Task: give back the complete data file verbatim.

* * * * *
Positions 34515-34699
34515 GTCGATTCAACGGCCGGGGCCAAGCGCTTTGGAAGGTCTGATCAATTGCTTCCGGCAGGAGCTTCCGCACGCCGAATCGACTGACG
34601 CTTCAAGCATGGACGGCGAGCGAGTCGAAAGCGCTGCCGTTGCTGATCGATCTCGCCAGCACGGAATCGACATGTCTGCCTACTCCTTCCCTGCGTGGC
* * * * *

Positions 34515-34699
34515 GTCGATTCAACGGCCGGGGCCAAGCGCTTTGGAAGGTCTGATCAATTGCTTCCGGCAGGAGCTTCCGCACGCCGAATCGACTGACG
34601 CTTCAAGCATGGACGGCGAGCGAGTCGAAAGCGCTGCCGTTGCTGATCGATCTCGCCAGCACGGAATCGACATGTCTGCCTACTCCTTCCCTGCGTGGC